Modeling of an integrated solar system

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The feasibility of using low-cost solar collection and storage technology to provide energy for residential units is investigated. Different construction strategies were compared including traditional housing practice against newly innovative ideas such as low radiant heating system, desiccant dehumidification, integrated low-cost solar collection, and phase-change material (PCM) storage. The selected building, located in Blacksburg, VA, integrated a solar thermal roof collection system consisting of a low-temperature flat-plate collector integrated within a concrete building envelope linked to a PCM storage tank. For the considered location and weather conditions (Blacksburg, VA), the proposed collection and storage solar system can supply 88% of the building's space heating and hot water needs averaged throughout the year saving the homeowner approximately 61.5% of the annual heating bills. However, the use of a storage system is not economical for the considered conditions. The paper also shows a month-by-month demand and supply distributions for the modeled building's heating and hot water needs. © 2007.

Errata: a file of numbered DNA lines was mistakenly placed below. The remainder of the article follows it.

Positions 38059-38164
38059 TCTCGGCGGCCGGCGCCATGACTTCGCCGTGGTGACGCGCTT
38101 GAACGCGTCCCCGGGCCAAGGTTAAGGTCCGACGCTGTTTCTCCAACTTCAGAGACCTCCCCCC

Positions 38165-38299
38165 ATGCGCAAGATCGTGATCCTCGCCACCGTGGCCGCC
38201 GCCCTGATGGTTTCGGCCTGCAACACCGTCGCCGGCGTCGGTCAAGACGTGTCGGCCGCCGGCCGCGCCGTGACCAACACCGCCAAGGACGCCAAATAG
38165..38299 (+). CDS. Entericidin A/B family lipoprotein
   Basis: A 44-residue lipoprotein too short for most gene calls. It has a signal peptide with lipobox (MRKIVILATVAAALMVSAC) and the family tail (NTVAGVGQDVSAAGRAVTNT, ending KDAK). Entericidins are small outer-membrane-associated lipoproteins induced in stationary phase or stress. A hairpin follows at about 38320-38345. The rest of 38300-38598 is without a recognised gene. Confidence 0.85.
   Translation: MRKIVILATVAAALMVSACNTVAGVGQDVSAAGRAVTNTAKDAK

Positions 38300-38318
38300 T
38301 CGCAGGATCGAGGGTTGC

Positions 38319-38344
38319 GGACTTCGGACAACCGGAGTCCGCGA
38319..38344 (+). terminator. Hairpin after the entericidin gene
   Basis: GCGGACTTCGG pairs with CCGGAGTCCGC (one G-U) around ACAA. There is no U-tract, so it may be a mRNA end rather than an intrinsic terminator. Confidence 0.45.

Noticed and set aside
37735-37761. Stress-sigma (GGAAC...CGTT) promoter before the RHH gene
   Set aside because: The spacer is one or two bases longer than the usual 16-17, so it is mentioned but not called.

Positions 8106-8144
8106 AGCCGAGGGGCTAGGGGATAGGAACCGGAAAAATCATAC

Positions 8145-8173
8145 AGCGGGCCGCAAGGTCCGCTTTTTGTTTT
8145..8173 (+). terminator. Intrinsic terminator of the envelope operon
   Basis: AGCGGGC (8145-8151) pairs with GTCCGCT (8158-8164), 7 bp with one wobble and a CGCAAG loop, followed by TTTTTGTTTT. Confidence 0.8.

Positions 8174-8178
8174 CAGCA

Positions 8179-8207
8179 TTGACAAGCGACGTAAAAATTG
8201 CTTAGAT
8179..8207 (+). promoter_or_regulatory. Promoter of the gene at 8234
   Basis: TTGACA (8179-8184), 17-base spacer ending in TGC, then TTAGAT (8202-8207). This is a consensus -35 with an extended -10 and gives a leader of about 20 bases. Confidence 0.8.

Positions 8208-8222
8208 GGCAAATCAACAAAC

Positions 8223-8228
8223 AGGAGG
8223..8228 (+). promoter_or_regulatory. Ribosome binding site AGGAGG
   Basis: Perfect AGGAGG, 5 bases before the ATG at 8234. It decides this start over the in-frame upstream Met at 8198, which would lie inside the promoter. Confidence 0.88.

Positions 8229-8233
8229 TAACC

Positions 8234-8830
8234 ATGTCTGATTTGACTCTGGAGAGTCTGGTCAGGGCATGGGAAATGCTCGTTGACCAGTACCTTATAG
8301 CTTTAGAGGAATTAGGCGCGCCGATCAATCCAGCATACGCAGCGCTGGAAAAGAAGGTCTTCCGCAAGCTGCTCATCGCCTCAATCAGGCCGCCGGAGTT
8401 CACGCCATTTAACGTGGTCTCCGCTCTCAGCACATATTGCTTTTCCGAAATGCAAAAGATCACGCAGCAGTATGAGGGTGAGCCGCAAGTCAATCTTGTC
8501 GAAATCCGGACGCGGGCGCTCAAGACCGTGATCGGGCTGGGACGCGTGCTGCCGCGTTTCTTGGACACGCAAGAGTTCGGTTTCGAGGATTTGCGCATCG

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Building and Environment

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